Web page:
This doesn’t mean a small group or individual tailer is not dangerous, but my first thought would be a group of thieves (and not very good ones at that) would do this rather than espionage or counter espionage (4) people. It could also be an under-funded individual who has a specific job, such as, “If anyone interesting arrives at the airport, see which hotel they check into.”
A professional won’t be able to keep an eye on the PCs for long. The chances of getting “made”(5) go up fast. If a professional believes the PCs are onto him, he will go into a store or walk by – preferring to give up the chase rather than risking being compromised or captured. As most PCs lack training and subtlety, it isn’t hard for the agent to know when they’ve been made.
If you have professionals tailing the PCs, then you have to make a decision based on what the opposition knows of the PCs. How much can they allocate toward surveillance? Due to the kind of things (and suspicious, bad things) the PCs do, the answer will quite often be “a lot.” Because professional tails aren’t something most GM’s are familiar with, I’m going to discuss them rather than the “bulldogging”(6) that most GMs seem to be intuitively familiar with.
First, remember that if an actual professional team is doing the surveillance, the players will never know for sure if they are being watched. Ever. They may get a bad feeling, an itching between the shoulder blades or feeling of being watched, but not for certain.
In a professional team, you will have, for example:
- A control vehicle (7) two or three blocks away the PCs will never see.
- To the side (not behind), walkers in front and to the side(s) who are changed out long before they’ve overstayed their welcome.
- Other vehicles and people to swap out and position where the PCs *might* go.
There could be over fifty people and a dozen different vehicles involved in this. There could be anything from helicopters to re-tasked satellites.
If the PCs are doing covert or illegal work, it is better for them to assume they are always being followed and act accordingly.
Most GMs assume players will spot the follower, chase him down and confront him. Many players do just that – but it’s not a good strategy. If the person is of at least average intelligence, they can claim not to have been following the PCs. They may also be having the PCs chase them back to where his buddies are waiting to ambush them.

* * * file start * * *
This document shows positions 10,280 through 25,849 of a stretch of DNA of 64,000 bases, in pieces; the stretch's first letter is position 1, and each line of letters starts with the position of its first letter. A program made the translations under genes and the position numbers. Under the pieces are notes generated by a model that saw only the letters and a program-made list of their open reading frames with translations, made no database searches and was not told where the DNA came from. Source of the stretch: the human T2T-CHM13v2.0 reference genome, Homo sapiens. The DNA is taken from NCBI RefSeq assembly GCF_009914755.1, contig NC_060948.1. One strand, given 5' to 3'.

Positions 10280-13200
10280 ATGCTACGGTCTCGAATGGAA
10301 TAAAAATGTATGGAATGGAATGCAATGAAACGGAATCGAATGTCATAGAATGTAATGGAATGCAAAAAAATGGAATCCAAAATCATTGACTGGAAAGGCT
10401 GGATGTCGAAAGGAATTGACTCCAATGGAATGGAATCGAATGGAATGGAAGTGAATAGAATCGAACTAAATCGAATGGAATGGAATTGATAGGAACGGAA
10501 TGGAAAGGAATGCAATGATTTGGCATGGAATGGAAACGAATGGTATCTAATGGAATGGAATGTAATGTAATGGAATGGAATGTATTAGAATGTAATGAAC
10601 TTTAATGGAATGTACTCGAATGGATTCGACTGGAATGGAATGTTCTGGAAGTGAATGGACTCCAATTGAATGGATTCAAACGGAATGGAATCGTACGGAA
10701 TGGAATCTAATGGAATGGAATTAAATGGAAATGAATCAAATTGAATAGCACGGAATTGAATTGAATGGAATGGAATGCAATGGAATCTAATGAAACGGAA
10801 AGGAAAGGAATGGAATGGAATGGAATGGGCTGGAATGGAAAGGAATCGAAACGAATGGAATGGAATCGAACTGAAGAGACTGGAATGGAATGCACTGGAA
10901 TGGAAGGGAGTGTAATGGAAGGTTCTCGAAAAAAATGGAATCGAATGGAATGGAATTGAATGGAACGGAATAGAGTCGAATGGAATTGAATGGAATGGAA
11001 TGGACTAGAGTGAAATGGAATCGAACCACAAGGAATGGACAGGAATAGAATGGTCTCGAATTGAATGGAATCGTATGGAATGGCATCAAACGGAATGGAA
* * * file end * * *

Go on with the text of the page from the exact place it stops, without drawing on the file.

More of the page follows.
A better tactic for the PCs is to get somewhere they can’t easily be overheard (like next to a bus) or can’t have their lips read and use the phone-a-friend option.
“Todd? Yeah, I’ve picked up a tail – can you come with a couple of guys to keep an eye on him? Here’s what he looks like and here’s where I am. Call me when you’re in position and I’ll shake him.”
Todd and his team show up, phone the PC back when in position, and the PC loses the tail.
With a single PC or small group (and assuming they’re not out of shape (8) or have a car that is nowhere near their car) it’s not difficult to lose a tail.
Now, the tail is in the uncomfortable position of having not a clue where you went. What will he do? He’ll probably stand around looking stupid, maybe call his boss and ask for instructions. He may wander around trying to reacquire the PC.
But eventually, he’ll have to go one of two places – home or office – with the PC’s friends tailing him. Now, the hunter becomes the hunted.
Isn’t that a better tactic than trying to beat the truth out of him in a dark alley? Using this technique – if done correctly – the people following might not even realize they have been made.
It’s easy for small groups to lose their target completely by chance. The target manages to get onto a subway just before the doors close. The car you’ve carefully kept between you and the target stops for a red light but the target vehicle makes it through on the yellow. If the enemy doesn’t know you’re on to them – and if you know where they work and possibly where they live – you have a huge advantage over them that can be exploited later.
Another good technique to use if you believe you are being followed – and the only one I would ever recommend to someone in real life – is to head to the local police station. If you can gather a good description of the people tailing you on the way (9), that can assist the authorities. Usually, just walking into a police station will quickly shake the most ardent of pursuers.
A note on the electronics used during surveillance. If someone pulls out a walkie-talkie, the campaign had better be set during the 1970’s or 1980’s. These days, they have invisible microphone and ear pieces that people can talk into. You won’t see the big wires going into people’s fears that mark them (10).
Why not use cell phones? Maybe a little conference calling? These days, everyone is on a cell phone chatting or texting pretty much constantly, so it doesn’t stand out.
Keep in mind that women are often better at following people than men. People generally feel less threatened when a woman follows them. Frumpy or plain women with comfortable walking shoes and large purses that can hold other bits of clothing to alter their appearance and presto – they’re invisible.